News and Insights
11 November 2019
The Criminal Procedure (Bail) (Jersey) Law 2017, which came into force this summer, has led to some changes in the way that bail is granted to those facing criminal charges in Jersey.
Bail before charge
If a person has been arrested, but has not yet been charged with an offence, the police/Centeniers now have the power to release them subject to bail conditions. Those conditions can be whatever is necessary for the purpose of achieving the following aims:
- securing the person’s attendance at the police station or parish hall;
- preventing the person from committing an offence while on bail;
- preventing the person from interfering with witnesses or otherwise obstructing the course of justice, whether in relation to himself or herself or any other person;
- protecting the person’s welfare, or if he or she is under the age of 18, for that person’s own welfare or in his or her own interests.
You are able to request of the police or the Centenier that the condition be removed, and in considering this request, they have the power to remove the condition or replace the condition with a more onerous one.
You can then apply to the Magistrate to review the condition, but there is no right of appeal from the Magistrate’s decision.
There is a six month time limit to bail without charge, although this can be extended by the Magistrate, upon an application being made prior to the time limit expiring. Again, there is no right of appeal on this.
When a person in police detention is charged with an offence, the Centenier can impose bail conditions. It does not matter whether you came to be in police detention voluntarily or under arrest. The point is that this power comes into effect when you are charged by the Centenier.
The Centenier is obliged by law to order the person’s release (on bail conditions or without bail conditions) unless:
- The person’s name or address cannot be ascertained or the Centenier has reasonable grounds for doubting the information given already;
- The Centenier has reasonable grounds for believing that the person will, if granted bail, fail to surrender to court;
- The Centenier has reasonable grounds for believing that the detention is necessary to prevent further offences;
- The Centenier believes that detention is necessary to obtain a sample connected with the investigation;
- The Centenier has reasonable grounds to believe that detention is necessary to prevent the person interfering with the administration of justice or the investigation of a particular offence or offences;
- The Centenier has reasonable grounds for believing that the detention of the person is necessary for his or her own protection.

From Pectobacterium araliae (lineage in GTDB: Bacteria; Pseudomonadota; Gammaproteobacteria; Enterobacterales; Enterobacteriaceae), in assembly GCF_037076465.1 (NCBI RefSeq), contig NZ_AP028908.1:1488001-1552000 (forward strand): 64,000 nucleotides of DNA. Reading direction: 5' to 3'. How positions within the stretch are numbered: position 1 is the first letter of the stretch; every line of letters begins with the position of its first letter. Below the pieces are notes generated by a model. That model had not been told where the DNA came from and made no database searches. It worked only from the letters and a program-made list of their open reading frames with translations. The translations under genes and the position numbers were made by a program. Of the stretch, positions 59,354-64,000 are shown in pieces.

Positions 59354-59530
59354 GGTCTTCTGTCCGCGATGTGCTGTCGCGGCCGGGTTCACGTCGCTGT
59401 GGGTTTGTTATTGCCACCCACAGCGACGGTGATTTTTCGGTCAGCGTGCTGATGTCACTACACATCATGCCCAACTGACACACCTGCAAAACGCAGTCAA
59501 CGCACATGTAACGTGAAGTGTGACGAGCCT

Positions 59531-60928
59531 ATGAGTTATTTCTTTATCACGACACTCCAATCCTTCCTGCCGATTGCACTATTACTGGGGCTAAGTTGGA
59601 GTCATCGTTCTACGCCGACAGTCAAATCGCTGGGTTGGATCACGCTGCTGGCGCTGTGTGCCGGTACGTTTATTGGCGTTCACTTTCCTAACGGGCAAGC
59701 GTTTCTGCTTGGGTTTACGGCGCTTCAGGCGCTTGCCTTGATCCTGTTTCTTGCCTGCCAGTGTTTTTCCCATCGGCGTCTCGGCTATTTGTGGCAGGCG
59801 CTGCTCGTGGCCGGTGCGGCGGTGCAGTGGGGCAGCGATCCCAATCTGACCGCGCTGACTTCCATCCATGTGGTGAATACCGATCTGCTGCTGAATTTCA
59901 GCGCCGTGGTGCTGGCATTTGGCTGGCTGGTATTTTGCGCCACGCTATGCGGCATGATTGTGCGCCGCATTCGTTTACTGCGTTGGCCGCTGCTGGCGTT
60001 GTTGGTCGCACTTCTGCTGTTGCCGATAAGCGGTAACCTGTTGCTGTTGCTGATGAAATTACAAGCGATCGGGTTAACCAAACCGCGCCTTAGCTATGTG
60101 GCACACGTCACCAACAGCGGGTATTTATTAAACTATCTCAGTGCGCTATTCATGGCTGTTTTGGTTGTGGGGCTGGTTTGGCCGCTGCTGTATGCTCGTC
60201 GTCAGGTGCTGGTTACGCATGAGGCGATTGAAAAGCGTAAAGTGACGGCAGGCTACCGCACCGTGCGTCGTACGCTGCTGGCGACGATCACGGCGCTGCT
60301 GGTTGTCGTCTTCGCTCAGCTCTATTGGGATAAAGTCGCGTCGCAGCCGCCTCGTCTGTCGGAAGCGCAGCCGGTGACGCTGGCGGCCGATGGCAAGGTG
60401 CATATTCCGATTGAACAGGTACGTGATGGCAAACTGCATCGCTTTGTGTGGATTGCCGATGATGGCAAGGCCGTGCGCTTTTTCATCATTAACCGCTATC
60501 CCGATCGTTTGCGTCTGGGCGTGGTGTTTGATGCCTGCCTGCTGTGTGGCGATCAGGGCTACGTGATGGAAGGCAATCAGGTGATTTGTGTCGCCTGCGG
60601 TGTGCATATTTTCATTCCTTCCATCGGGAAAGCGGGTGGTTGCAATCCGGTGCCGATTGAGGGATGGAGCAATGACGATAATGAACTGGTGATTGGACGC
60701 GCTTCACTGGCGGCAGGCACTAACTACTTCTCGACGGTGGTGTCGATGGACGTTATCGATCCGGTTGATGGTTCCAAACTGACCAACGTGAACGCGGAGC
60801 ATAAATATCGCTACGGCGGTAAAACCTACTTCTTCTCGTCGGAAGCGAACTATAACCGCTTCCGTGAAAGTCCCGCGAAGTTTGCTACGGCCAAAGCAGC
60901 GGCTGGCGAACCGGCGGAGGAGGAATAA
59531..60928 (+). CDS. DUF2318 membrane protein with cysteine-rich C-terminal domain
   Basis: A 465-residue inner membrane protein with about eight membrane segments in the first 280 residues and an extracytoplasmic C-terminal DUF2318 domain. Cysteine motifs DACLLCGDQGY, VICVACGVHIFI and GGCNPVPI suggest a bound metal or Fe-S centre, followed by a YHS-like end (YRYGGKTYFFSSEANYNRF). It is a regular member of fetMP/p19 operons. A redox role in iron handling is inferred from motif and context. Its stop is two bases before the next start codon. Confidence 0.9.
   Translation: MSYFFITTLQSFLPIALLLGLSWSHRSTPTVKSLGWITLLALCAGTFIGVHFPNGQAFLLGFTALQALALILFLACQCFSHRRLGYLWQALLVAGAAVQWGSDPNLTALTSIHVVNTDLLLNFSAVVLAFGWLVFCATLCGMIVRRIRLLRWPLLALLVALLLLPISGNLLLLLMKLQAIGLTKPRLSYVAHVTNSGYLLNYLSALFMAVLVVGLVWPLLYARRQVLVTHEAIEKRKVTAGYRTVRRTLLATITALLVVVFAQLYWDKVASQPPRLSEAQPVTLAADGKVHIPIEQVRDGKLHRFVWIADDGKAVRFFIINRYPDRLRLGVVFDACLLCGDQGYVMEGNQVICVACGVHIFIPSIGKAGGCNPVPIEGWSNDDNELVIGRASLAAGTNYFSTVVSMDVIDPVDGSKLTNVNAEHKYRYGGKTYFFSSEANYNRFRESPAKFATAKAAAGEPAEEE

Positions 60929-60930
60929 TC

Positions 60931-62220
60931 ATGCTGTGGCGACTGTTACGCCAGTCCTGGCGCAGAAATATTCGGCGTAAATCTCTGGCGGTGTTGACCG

You can apply to the Centenier to have the condition lifted or changed. The Centenier must make this determination within 96 hours of the request and must also provide the person with written reasons for the decision.
Where a Centenier either imposes the conditions, or refuses to vary the conditions, the person charged may apply to the Magistrate to review the Centenier’s decision.
The Magistrate has the power to remove any condition and impose a more onerous one, including overturning the Centenier’s decision to grant bail and remand the person into custody. There is no further right of appeal.
Therefore it appears that if you voluntarily attend at the police station, bail conditions cannot be imposed on you by the police or the Centenier unless you are charged.
General right to bail
There is a general right to bail unless statutory exceptions apply. Those exceptions are:
Bail may be denied in the following circumstances:
- If the court is satisfied that there are substantial grounds for believing that the Defendant would fail to surrender to custody; commit an offence whilst on bail; interfere with witnesses;
- If the court is satisfied that the Defendant should be kept in custody for their own protection, or if the Defendant is under 18, for their own own welfare;
- If it has not been practicable to obtain sufficient information for the purposes of taking decisions required under this Schedule for want of time since the institution of proceedings against the Defendant;
- Where the Defendant’s case is adjourned for inquiries or a report and it appears to the court that it would be impracticable to complete the inquiries or make the report without keeping the defendant in custody;
- Where a Defendant has been convicted of an offence punishable with imprisonment and is awaiting sentence;
- If the Defendant is in custody serving a sentence of imprisonment.
It is important to realise that the issue of bail can be revisited throughout your case. If you enter a guilty plea to the charge, your right to bail can be affected and this is something that you should discuss with your lawyer.